Monday, March 24 ~ "An' for every hung up person in the whole wide universe"
It's a mighty long time since another side of Bob
Dylan had us gaze upon the chimes of freedom flashing. Decades, too,
since there was blood on the tracks. The "idiot wind",
though, is still blowing like a circle around our skulls.
Allison Crowe is a new truth-seeker. She's a writer of social conscience. One who believes in the power of music.
"To sing is to love and affirm, to fly and soar, to coast into the hearts of the people who listen, to tell them that life is to live, that love is there, that nothing is a promise, but that beauty exists, and must be hunted for and found," wrote Joan Baez, musician and plenty more, when she was near the same age Allison Crowe is now.
't'is high purpose, evermore today, "as we replace marble with plastic".
The body of work this young Canadian artist is creating is remarkable and varied. Through a repertoire numbering dozens of original songs, she's fulfilling her stated raison d'etre, making music that is "Soulful. Alive. Joyous. Grievous. Real. True."
Lyrics to Disease - in journal form
In a concert review this month, Jan DeGrass of the Coast Reporter notes: "In another piece, Crowe savaged the piano with a fierceness that turned our spines to noodles. The song was dedicated to a woman who gave a classical piano performance seen on YouTube only to find that her web audience offered tasteless and ignorant jokes in return. Don't sugar coat it, Allison."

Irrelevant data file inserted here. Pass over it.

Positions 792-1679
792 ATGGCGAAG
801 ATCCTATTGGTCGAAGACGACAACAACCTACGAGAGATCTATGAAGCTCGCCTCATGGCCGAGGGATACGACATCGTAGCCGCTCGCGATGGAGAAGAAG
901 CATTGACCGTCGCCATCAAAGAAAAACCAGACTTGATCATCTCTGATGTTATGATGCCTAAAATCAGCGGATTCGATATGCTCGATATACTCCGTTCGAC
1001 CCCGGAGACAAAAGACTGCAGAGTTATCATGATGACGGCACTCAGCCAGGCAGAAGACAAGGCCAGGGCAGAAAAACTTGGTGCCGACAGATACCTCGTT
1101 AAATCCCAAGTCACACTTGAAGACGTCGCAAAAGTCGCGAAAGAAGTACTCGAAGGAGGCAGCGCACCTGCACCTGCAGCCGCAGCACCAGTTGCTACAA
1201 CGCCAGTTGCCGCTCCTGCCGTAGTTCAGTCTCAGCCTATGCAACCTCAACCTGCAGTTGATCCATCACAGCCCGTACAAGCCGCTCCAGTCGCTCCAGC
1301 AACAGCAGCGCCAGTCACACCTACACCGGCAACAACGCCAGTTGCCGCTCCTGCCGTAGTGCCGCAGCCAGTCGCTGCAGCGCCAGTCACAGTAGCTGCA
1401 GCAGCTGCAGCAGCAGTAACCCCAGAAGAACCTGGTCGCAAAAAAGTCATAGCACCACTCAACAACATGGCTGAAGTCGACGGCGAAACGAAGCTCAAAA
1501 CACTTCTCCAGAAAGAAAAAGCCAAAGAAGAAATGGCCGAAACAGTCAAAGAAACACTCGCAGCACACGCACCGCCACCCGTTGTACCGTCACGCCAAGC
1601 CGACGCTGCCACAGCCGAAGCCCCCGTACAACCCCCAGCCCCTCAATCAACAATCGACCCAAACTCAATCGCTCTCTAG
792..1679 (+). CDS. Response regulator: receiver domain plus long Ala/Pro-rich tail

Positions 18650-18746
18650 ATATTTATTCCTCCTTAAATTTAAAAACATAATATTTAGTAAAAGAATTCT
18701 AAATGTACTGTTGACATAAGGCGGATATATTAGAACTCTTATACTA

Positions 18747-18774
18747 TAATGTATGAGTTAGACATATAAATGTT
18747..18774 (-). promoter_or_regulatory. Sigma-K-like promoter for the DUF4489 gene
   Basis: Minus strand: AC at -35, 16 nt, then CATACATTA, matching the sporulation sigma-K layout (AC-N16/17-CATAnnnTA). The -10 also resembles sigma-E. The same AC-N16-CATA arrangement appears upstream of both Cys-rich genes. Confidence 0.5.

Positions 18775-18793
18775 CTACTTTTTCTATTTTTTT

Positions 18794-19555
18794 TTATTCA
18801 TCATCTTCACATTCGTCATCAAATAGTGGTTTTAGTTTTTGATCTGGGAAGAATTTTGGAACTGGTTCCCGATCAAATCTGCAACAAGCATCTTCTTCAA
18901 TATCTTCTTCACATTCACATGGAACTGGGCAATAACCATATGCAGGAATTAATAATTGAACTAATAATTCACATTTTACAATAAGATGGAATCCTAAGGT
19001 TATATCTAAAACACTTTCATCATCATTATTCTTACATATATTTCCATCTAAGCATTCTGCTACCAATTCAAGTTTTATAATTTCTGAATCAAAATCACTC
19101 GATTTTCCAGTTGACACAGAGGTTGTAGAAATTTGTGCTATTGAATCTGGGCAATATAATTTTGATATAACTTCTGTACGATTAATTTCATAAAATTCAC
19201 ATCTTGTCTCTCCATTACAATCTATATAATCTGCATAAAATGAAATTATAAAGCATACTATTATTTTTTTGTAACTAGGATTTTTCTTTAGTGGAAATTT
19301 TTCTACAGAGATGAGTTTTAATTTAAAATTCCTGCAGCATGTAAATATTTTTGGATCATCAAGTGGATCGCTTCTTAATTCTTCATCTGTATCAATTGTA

No Mother Hubbard soft soap here. The song, Disease, is stimulating social commentary. (Serving as inspiration to an online discussion of 'great art' and the nature of its creation.) While unchanged lyrically, the song has grown more steeled musically through its life and release: "Striking for the gentle, striking for the kind."
Captured in its raging glory, serendipitously on International Women's Day, March 8, 2008, also a fun date of Turtle Recording Studios 20th Anniversary Party in White Rock, B.C., Canada - by Engineer and Producer, Turtle's Larry Anschell - and Co-engineered by Brad Graham: